As the HR department for the Federal government, the OPM handles the vast majority of background checks for those employees seeking security clearances. According to reporting on the breach, the hackers broke into the servers that handle the Standard Form 86 background questionnaire, where there are believed to be around 18 million archived records. Before being kicked out of the OPM servers, the Chinese hackers stole digital images of fingerprints belonging to an estimated 5.6 million government workers and snooped around in the full personnel files of 4.2 million employees.
While it is difficult to know exactly what the hackers intended to do with all of their pilfered booty, it is interesting to note that the CIA and other clandestine agencies manage their own background checks due to the sensitivity of the matter. This is important because spies are commonly given the cover of being diplomats, justifying their presence in the foreign country. So what happens when the Chinese are able to look through lists of registered diplomats and match the names there against those who do not have a State Department issued background check?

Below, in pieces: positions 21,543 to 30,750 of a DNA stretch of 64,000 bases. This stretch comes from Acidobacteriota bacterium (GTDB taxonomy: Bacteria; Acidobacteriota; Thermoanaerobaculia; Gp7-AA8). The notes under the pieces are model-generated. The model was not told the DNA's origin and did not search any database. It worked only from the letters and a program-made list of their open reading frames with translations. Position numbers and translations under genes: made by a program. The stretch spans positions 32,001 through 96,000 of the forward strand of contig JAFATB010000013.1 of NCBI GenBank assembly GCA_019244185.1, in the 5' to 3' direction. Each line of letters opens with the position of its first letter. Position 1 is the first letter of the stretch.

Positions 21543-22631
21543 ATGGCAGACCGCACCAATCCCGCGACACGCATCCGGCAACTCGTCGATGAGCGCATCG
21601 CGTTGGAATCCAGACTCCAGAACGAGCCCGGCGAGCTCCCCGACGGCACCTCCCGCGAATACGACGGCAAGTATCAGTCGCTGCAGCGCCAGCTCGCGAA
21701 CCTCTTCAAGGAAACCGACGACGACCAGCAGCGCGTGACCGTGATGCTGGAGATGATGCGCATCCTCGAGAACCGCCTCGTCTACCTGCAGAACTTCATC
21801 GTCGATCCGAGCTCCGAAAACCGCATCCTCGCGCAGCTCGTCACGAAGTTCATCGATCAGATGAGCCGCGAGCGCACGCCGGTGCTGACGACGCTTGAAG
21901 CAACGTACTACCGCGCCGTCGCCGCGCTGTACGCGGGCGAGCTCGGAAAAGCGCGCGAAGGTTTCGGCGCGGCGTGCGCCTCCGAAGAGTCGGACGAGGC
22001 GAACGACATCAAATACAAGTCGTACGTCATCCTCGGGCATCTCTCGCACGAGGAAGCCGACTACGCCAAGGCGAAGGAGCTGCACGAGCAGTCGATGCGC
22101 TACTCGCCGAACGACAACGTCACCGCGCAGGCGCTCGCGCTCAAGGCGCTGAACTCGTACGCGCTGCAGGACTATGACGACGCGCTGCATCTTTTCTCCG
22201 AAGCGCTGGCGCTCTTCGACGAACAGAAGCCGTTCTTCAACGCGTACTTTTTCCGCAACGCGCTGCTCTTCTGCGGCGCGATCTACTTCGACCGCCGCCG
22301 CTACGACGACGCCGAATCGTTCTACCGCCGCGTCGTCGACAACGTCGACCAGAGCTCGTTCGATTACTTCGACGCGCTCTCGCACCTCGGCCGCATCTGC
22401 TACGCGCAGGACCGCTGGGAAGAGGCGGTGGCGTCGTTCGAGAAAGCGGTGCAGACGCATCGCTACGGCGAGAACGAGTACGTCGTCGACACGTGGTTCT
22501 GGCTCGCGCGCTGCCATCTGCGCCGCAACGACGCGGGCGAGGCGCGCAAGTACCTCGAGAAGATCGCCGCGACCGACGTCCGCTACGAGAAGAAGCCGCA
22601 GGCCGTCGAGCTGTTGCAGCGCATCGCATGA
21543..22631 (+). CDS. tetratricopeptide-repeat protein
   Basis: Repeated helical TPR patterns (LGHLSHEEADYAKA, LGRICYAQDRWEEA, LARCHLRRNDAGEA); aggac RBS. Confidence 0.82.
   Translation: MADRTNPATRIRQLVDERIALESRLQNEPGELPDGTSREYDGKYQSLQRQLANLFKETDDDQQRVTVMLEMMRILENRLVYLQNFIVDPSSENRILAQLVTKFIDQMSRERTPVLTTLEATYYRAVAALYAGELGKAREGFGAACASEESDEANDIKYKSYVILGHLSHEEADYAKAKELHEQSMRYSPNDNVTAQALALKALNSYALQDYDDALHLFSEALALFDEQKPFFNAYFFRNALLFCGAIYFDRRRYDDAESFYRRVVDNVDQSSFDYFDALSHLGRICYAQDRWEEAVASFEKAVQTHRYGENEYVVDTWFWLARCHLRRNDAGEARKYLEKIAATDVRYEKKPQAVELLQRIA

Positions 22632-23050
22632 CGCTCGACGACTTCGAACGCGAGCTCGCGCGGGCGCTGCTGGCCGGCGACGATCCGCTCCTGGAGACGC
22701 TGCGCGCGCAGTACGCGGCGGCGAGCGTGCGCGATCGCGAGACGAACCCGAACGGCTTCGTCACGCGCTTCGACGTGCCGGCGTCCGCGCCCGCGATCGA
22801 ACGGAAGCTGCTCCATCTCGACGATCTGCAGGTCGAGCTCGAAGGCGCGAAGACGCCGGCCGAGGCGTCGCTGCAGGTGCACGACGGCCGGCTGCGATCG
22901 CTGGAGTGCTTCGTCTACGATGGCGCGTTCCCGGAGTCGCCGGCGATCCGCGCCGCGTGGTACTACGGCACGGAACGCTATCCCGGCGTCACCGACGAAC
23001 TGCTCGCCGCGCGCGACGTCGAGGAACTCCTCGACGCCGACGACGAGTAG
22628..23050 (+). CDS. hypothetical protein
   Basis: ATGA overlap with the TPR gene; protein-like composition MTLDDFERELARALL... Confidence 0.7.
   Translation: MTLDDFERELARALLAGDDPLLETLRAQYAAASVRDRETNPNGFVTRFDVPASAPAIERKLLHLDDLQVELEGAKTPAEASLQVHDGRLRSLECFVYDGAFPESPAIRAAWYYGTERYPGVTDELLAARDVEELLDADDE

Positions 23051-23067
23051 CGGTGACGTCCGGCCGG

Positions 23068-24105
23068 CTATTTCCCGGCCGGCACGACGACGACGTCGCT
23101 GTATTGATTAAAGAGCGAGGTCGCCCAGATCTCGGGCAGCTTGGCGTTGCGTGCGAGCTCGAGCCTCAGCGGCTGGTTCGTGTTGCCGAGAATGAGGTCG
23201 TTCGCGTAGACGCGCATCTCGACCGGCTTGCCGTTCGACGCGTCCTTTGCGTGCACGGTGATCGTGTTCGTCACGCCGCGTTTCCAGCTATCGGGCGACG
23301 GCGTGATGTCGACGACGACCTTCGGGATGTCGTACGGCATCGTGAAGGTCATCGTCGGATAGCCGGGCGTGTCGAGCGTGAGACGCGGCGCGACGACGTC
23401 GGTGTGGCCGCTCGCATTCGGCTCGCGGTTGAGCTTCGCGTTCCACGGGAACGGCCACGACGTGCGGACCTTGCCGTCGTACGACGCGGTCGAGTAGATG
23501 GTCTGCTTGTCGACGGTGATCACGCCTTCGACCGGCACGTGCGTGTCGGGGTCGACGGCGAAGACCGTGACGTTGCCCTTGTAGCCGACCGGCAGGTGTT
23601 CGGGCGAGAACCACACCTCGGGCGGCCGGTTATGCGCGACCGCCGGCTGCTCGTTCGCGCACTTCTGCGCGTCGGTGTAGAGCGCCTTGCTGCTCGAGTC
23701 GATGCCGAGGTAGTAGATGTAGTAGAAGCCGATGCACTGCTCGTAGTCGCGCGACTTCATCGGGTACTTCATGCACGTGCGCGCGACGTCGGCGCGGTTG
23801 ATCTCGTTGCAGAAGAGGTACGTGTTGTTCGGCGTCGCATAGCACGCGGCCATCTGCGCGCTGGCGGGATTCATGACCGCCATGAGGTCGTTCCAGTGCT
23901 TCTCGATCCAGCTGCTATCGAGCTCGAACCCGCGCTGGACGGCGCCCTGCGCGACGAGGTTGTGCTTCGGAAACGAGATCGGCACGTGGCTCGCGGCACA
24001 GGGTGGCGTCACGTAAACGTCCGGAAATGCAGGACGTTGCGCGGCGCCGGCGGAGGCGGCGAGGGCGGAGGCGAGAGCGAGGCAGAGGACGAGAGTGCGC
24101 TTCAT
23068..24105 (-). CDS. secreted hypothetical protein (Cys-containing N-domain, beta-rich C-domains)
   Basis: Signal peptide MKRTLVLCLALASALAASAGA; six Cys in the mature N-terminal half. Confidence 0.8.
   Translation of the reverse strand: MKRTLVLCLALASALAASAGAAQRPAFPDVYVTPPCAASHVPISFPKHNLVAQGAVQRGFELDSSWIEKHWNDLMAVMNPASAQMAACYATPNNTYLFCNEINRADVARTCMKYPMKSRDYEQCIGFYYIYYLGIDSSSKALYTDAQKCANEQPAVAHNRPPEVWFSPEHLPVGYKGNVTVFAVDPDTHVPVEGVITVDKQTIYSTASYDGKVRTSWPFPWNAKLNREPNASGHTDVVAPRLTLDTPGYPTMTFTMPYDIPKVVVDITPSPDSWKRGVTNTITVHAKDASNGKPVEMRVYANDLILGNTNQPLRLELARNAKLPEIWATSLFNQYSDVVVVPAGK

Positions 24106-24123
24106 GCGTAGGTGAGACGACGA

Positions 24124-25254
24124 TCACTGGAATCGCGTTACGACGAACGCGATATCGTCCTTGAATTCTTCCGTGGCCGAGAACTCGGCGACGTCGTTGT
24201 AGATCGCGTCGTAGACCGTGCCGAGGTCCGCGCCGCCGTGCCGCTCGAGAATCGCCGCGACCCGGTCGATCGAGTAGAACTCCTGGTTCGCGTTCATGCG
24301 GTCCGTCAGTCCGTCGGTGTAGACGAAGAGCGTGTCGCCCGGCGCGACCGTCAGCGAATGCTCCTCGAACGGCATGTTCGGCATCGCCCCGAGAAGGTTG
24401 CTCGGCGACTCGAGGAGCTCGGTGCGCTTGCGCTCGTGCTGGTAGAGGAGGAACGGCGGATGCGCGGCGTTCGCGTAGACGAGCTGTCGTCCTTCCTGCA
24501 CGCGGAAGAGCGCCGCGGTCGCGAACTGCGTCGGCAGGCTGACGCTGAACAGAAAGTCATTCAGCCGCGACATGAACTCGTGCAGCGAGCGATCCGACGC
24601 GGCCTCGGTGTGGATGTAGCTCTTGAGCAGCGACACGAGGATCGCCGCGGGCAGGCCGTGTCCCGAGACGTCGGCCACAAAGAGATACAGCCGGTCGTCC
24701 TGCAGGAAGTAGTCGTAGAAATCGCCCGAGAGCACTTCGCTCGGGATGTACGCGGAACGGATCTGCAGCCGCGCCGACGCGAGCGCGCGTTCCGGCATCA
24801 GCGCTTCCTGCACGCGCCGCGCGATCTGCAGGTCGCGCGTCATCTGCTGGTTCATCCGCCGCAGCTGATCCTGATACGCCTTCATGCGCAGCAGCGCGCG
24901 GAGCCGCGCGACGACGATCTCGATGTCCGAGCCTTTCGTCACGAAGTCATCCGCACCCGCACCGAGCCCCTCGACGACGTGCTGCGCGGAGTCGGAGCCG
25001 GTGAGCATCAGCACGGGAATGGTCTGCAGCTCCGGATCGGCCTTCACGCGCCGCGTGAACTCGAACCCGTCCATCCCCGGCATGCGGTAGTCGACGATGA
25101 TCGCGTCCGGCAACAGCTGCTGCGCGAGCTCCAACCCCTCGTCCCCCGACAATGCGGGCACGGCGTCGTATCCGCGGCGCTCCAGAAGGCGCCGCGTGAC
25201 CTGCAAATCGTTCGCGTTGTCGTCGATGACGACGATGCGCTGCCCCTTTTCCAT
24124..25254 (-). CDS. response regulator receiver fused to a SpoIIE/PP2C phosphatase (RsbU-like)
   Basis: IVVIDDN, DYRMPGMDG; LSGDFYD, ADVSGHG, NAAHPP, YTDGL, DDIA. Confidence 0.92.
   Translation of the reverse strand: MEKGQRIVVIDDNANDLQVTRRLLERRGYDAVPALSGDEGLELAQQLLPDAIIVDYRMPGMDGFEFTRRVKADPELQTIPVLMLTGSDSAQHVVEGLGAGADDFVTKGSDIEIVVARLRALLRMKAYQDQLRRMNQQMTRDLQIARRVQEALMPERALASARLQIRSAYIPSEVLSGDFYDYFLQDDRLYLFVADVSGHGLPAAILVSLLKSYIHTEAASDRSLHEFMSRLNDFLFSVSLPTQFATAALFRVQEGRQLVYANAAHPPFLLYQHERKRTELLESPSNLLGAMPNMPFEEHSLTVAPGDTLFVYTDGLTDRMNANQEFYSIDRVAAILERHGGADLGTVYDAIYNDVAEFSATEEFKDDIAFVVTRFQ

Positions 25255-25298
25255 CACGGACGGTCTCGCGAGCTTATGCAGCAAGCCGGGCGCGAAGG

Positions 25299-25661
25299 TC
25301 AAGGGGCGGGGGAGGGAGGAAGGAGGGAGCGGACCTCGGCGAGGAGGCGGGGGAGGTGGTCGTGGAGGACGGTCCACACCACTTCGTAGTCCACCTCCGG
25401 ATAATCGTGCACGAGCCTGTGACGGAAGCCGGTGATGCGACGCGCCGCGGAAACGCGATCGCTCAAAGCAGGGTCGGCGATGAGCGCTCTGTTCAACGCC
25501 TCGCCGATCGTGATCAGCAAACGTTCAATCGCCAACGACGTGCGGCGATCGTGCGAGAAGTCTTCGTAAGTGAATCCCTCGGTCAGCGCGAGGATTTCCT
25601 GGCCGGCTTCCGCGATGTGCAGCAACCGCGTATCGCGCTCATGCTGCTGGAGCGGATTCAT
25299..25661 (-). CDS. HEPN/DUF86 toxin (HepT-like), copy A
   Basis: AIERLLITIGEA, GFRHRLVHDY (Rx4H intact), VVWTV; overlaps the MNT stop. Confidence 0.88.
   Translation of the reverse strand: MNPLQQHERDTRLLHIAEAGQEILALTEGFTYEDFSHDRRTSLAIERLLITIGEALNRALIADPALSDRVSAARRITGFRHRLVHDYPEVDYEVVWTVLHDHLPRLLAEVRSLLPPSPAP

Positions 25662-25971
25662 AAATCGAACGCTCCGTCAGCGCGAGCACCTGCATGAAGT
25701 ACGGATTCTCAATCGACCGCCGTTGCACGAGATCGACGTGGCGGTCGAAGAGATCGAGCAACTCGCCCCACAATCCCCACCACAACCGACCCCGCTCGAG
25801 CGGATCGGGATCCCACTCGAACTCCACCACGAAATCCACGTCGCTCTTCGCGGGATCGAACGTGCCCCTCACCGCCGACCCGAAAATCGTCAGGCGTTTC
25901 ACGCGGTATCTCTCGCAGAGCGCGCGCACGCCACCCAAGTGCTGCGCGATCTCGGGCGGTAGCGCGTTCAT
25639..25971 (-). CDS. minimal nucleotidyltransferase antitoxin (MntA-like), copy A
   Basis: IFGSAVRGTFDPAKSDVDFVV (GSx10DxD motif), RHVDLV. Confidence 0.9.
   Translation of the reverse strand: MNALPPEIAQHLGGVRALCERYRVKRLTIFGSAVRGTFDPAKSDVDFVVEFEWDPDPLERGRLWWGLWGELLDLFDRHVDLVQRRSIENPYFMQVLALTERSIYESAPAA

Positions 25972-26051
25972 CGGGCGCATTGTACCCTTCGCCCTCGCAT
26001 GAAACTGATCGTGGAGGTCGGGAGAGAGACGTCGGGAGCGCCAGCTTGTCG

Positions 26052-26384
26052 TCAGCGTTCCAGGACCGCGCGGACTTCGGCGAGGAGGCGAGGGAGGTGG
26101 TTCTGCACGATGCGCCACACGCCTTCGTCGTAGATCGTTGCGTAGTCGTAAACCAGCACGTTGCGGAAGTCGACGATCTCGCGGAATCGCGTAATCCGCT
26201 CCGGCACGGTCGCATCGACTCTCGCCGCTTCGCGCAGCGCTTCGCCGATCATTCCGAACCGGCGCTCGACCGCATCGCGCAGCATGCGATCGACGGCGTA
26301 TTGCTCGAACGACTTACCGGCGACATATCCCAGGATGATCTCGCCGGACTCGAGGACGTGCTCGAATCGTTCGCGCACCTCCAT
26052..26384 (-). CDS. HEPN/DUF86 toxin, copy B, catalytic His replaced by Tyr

Adding to the intrigue is that part of a background check includes listing foreign nationals with whom you have been in contact. This kind of information can be of great interest to the Chinese security agencies like the Ministry of State Security (MSS), their security apparatus that functions like a cross between the NSA and FBI. Mentions of meetings with Chinese nationals by American diplomats would most definitely lead to some uncomfortable conversations back home under the suspicion that they may have been recruited as intelligence assets.